Agency rulemaking attack take three! Now with suspension of river phosphorus standards!

by Trevor Russell

In yet another attack on state agency rule making, SF 1283 requires legislative approval of state water quality rules and standards; and effectively suspends Minnesota’s hard-won river phosphorus standards pending legislative approval.

Bill Description:

The bill, SF 1283, authored by Senator Scott J. Newman (R - Hutchinson) has two sections:

Section 1 requires the Minnesota Pollution Control Agency (MPCA) to submit water quality standards or rule changes to the legislature for their approval if they have the potential to impose costs on those with pollution permits.


These cost thresholds are as follows:

  • (A) affected permittees of $50,000,000 or more, in total, within the first five years of implementation; or
  • (B) a single affected permittee of $5,000,000 or more within the first five years of implementation.

This provision is problematic for three reasons:

  1. Defining costs: No direction is given for how costs to permittees would be determined, by whom, when, and what considerations are included in these estimates. The wording of “potential” costs is vague, allowing virtually any water quality rule or standard to be invalidated pending approval from legislators that are increasingly hostile to water quality standards (as Section 2 of this very bill demonstrates).
  2. Assigning costs to multiple factors: Many wastewater treatment systems will eventually be required to make updates to improve environmental performance - upgrades which can be costly. However, this bill doesn’t distinguish between standard lifecycle upgrades (which will happen over time anyway) and upgrades that would be spurred by more protective water quality permits created to align facilities with new water quality standards or rules. The bill is silent on how to apportion “responsibility" for those costs between standard upgrades and upgrades driven by improved water quality goals.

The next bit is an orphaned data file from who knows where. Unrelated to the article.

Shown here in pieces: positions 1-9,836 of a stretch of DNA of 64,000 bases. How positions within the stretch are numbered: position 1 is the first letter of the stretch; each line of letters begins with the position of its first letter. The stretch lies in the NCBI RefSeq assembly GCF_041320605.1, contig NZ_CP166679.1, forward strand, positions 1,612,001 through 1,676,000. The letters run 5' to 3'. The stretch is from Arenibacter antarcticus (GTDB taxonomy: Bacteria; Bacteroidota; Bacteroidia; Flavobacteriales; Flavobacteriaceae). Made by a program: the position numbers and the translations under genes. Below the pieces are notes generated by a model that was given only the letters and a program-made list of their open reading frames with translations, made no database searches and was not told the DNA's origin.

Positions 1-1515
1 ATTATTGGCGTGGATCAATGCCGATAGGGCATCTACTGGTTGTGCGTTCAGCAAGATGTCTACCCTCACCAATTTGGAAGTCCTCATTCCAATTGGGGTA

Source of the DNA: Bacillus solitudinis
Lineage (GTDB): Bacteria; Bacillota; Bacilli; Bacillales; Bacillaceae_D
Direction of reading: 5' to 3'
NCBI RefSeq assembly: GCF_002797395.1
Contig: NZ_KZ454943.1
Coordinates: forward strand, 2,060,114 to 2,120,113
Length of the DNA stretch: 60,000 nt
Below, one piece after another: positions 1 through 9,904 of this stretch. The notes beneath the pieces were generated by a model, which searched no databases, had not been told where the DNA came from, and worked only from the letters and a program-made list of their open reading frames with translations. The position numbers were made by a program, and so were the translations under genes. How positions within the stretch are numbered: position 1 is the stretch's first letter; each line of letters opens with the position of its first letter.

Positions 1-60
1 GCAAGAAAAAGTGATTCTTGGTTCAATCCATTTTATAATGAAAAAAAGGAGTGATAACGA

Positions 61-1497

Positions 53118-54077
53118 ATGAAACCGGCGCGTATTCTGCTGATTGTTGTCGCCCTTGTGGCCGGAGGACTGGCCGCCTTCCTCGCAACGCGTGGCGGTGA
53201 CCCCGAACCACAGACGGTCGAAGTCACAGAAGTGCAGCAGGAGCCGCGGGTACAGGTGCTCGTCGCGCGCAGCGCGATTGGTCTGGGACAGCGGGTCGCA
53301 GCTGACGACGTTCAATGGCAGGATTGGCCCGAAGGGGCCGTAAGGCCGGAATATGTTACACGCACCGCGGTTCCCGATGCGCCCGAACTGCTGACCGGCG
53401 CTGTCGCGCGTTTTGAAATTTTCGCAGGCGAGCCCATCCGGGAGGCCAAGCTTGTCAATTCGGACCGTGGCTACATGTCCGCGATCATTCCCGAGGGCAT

3. The bill (once again) confuses water quality standards with environmental permitting. Water quality standards are science-based values that undergo extensive scientific evaluation and public review before adoption. Permits set the maximum allowable amount of pollution from a regulated pollution source such as wastewater treatment plant. Suspending science-based water quality standards (the desired future condition of our lakes and streams) over concerns about costs associated with polluter permits confuses permits with standards and undermines science-based water quality standards.

Section 2 of the bill states that “any water quality standard or other water quality rule change adopted on July 2, 2014  is suspended”.

This language effectively suspends the state’s hard-won river phosphorus standards, which were adopted on the date referenced in the bill. The phosphorus standards, called “river eutrophication standards” address the maximum allowable amount of phosphorus pollution and associated water quality problems in Minnesota’s river and streams, and is critical to protecting aquatic life and recreation in Minnesota. Suspending the standard, for which no reason is given, is highly inappropriate and a clear attempt to undermine clean water standards that have been approved following an extensive public review and participation process.  

Take Action - Minnesota Water Action Day

Bad environmental bills like this one are why FMR is a proud sponsor of Water Action Day.
Water Action Day (April 19th, 2017) is Minnesota’s day of public action and advocacy to let lawmakers know we care about our water. This all-day event at the Minnesota State Capitol will include a rally, issue trainings and meetings with your legislators. The event is fun and free.

Please come for all or part of the day and let your voice be heard! Register here.

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